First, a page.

DISCLAIMER - Too much time spent on internet may harm your eyes and your social life;-)
 
P

pat fish

staying in the blue zone
Feb 19, 2004
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good proposal. But I guess the idea of the combination of higher ambient pressure (centralisation) and pressure in the lower respiratory system is still missing then. You can gradually and slowly build up that lowered pressure in your lungs but without the effect of the pressure of the surrounding water on your peripheral system. I tried many inverted-packed dives in a fun dive week in January this year. My approach was to take time and descend on the reef within 1 minute to max. 10m. But for me the real benefits I found were the increased tolerance to that irritating feeling on the epiglottis. Maybe this would have a conditioning effect to the trachea as well. But as a preparation and prevention for deep inhale dives I'd consider FRC-dives to be superior, because of the pressure resulting in a better centralisation.
One thing I didn't find in the ideas of Pete is the hydration and nutrition aspect. I suppose that beeing overhydrated would favor ruptures of capillaries in pulmonary and/or tracheal tissues as well.
 
cebaztian

cebaztian

Well-Known Member
Oct 3, 2003
827
177
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Excercises in pressure and simulated deep dives are not only there to adapt physicly - for me it is also to mentally get used to the feelings that breatholding and pressure produces. Most of a deep successful dive is actually due to right mental attitude, I would say.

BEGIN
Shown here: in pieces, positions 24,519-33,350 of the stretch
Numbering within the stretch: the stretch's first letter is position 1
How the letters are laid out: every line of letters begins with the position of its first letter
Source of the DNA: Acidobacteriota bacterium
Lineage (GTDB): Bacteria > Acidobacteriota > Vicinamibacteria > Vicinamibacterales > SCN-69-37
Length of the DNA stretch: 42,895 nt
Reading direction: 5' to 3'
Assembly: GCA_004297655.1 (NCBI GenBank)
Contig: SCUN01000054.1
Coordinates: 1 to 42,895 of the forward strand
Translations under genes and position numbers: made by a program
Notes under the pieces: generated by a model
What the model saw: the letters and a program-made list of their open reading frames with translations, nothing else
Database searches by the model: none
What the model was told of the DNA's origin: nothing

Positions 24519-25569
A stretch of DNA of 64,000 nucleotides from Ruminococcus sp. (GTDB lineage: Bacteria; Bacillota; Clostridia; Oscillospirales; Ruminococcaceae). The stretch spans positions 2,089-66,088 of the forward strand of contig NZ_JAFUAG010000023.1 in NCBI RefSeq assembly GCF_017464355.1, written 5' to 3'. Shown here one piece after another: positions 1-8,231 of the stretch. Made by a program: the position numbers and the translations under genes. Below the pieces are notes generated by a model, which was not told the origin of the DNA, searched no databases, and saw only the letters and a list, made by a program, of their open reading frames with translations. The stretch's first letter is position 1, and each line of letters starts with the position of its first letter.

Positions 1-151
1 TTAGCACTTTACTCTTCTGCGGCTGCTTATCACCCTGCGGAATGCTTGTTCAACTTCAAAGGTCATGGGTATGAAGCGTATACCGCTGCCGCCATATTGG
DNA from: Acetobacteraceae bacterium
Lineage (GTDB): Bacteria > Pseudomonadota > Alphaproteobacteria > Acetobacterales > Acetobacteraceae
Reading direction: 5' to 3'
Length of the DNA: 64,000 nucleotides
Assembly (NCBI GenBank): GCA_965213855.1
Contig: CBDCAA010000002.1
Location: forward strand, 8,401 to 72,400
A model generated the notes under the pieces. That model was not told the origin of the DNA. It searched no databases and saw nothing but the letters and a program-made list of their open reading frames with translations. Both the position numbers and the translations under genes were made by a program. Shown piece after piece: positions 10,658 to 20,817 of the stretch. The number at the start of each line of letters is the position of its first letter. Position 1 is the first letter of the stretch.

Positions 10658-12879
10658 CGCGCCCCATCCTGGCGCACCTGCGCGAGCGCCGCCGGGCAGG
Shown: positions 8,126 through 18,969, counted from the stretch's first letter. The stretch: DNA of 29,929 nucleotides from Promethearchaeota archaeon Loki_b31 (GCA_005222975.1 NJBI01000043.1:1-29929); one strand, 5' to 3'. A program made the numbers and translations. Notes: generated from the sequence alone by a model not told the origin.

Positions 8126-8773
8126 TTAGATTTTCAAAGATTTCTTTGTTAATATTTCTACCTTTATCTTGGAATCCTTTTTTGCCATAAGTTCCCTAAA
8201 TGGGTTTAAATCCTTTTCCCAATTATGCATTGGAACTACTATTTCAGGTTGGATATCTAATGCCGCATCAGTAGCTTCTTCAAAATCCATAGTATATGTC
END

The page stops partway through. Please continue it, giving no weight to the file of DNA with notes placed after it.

Therefore I am puzzled when reading SAN SAN write the following.

SanSan said:
2 weeks ago for the first time I did -30m and it felt realy good and with no signs of lung squize what so ever and after reading Cebaztiens post I thought great I'll be at 40m by the end of my next trip to the Sea.

I claimed going from 50-65 in a week. Which was followed by posts implying how irresponsible this was. Since it could be dangerous and people could follow.

San san obviously was inspired and without knowing anything about my general health, my my preparations during the previous weeks, my diet, my methods of warming up, my technique, my suit, my method of diving (VWT,FIM,NLT,CWT,CNF), the quality of water e t c. (All these things that what makes a good dive) - He drew conclusions about his own possibilities.

San san talked about moving his PB from 30 to 40. Nothing in my post reveals where my PB is. Also I would say that moving from 30-40 is a bigger challenge than 50 to 60.

Freediving is so complex and mysterious, and we all react so differently to the challenges. One of the most important abilities is to listen and know yourself.

Sebastian
Sweden

PS. Sorry for this preaching type of contrubution but I get disturbed when freediving is judged on moral grounds. And that we should conform to what is the right way of diving. I usually find this kind of debates on scuba sites where a common topic is to between the lines compete in who is the most responsible diver.
 
SanSan

SanSan

New Member
Apr 22, 2005
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Cebaztian, I would probably try to go for 40 eaven if I wouldn't read Ur post. When I did my 30m it was on the end of my diving session so I didn't take another try. Thank god. And also my friend caught up a little blood while diving to 30m so I was also a little afraid of going deeper.
When doing my 30m I had plenty of air and power left so after I forgot a bit about my fiends blood and reading Ur post I decided to go for 40m next time, because U gave me the feeling that caughing up a little blood isn't a big deal. I'm certan I can reach at least 40m but i'll go rather slow now. I'm regulary practicing in the pool but I don't have much experience whith deepth as im a bit far from the Sea :(.